South Hampton, New Hampshire “Hampton Beach;” Sandwich, Massachusetts “Cape Cod;” Ashaway, Rhode Island “Newport;” and Mystic, Connecticut (Chapter 4)
August 31 thru September 9, 2018
traveling the Northeastern region continues . . .
South Hamptons, New Hampshire, Tuxbury Pond RV Resort (3-Nights) https://rvonthego.com/new-hampshire/tuxbury-pond-rv-resort/: Friday, August 31, Labor Day weekend, we arrived at Tuxbury Pond. It was only a short-drive by GPS (30 minutes) from York, ME; however, we do not recommend you relying strictly on your GPS because it can miss-direct as the office staff confirmed when we arrived.
Saturday morning we drove to Hampton’s Beach, not to be confused with The Hamptons in Long Island. Hampton’s Beach New Hampshire is a very nice, sandy beach actually prettier than York beaches (in Maine) because of the large expanses of white sand. We walked along the boardwalk’s nicely paved sidewalks and across the street where all the shops and restaurants were located. Karen purchased her “collectible” Christmas ornament from a cute store called Sand and Santa.
Back at Tuxbury Pond, Saturday night there was a live-music (band) on the large pavilion, just across from our campsite. It was an enjoyable evening listening to the band, dancing and people-watching.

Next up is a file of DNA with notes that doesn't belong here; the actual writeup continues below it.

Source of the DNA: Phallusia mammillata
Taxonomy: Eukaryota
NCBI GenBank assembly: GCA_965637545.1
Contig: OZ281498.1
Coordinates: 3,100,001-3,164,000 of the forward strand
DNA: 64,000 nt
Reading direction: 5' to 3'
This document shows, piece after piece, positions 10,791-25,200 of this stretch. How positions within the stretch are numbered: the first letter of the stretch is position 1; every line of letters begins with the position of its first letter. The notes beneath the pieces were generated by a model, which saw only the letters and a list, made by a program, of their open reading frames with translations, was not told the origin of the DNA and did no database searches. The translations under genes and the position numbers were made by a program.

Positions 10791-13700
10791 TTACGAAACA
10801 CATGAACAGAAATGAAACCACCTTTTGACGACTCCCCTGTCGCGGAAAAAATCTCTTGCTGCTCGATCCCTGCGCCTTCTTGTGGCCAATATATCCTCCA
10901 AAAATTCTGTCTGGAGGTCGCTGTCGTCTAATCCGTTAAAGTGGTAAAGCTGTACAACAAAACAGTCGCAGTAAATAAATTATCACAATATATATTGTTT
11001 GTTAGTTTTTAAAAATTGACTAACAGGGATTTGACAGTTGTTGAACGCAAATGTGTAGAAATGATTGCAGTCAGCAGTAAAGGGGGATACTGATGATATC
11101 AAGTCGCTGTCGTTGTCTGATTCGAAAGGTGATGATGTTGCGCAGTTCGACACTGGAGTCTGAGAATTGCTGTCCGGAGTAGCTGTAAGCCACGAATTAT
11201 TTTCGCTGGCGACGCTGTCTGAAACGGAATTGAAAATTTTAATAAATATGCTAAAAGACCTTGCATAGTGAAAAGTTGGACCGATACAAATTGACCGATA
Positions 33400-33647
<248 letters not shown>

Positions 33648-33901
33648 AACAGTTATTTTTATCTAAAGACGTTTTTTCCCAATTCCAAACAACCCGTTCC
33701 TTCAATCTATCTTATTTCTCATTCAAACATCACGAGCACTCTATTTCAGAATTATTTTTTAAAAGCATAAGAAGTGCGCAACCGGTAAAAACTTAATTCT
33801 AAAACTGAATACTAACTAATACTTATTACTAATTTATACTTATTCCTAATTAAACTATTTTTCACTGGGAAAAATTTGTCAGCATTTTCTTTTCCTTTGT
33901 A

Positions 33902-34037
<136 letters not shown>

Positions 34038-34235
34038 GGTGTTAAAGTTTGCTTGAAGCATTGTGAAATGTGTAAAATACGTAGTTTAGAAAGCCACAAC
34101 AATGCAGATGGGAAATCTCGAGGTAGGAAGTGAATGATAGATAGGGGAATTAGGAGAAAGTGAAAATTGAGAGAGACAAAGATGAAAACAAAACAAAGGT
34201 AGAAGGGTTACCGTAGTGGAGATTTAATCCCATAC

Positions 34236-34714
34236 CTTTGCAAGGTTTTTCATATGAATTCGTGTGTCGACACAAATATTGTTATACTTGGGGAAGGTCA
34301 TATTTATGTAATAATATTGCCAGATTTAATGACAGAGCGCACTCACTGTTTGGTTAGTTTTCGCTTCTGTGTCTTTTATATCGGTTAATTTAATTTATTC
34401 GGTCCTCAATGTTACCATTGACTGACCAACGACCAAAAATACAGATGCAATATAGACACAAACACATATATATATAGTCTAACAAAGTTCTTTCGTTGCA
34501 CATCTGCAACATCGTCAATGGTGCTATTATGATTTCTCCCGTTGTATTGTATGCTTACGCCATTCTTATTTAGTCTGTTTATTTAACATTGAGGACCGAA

Sandwich, MA – Cape Cod, Peters Pond (3-Nights) https://www.sunrvresorts.com/resorts/new-england/massachusetts/peters-pond/: Visiting Cape Cod, Martha’s Vineyard and Nantucket has been on Karen’s bucket list since she was a young girl. She remembered reading articles, seeing photos of beautiful beaches, sailboats, yachts, and the many things about The Kennedy’s luxurious vacationing lifestyle in the Hyannis/Martha’s Vineyard area.
Monday – Labor Day, our first evening, we drove to Falmouth’s Nobska Lighthouse for the very picturesque views. There were a couple of memorials scattered in the seaside observation area, one of which was for a 27-year old who lost her life in the 9/11 World Trade Center, very touching. We had dinner at Shuckers http://www.shuckerscapecod.com/, a dockside restaurant in Woods Hole. It was fun watching a small draw bridge open for sailboats with tall masks.
Staying in Cape Cod, we had a choice to take a ferry to Martha’s Vineyard from Woods Hole dock. There is no public parking located at the dock, you park offsite with shuttle service to dockside. You have a few choices on transportation to both Martha’s Vineyard and Nantucket. There’s the Steamship Authority’s (SA) standard speed ferry with ports from Falmouth – Woods Hole to Martha’s Vineyard and from Hyannis to Nantucket. Also, Steamship Authority and Hy-Line Cruises both offer a fast, high-speed option to Nantucket allowing for a shorter ride (1-hour) versus the 2 ½ hour ride on the SA’s regular ferry. Steamship Authority’s Nantucket high speed ferry was a little less costly and that’s the one we took.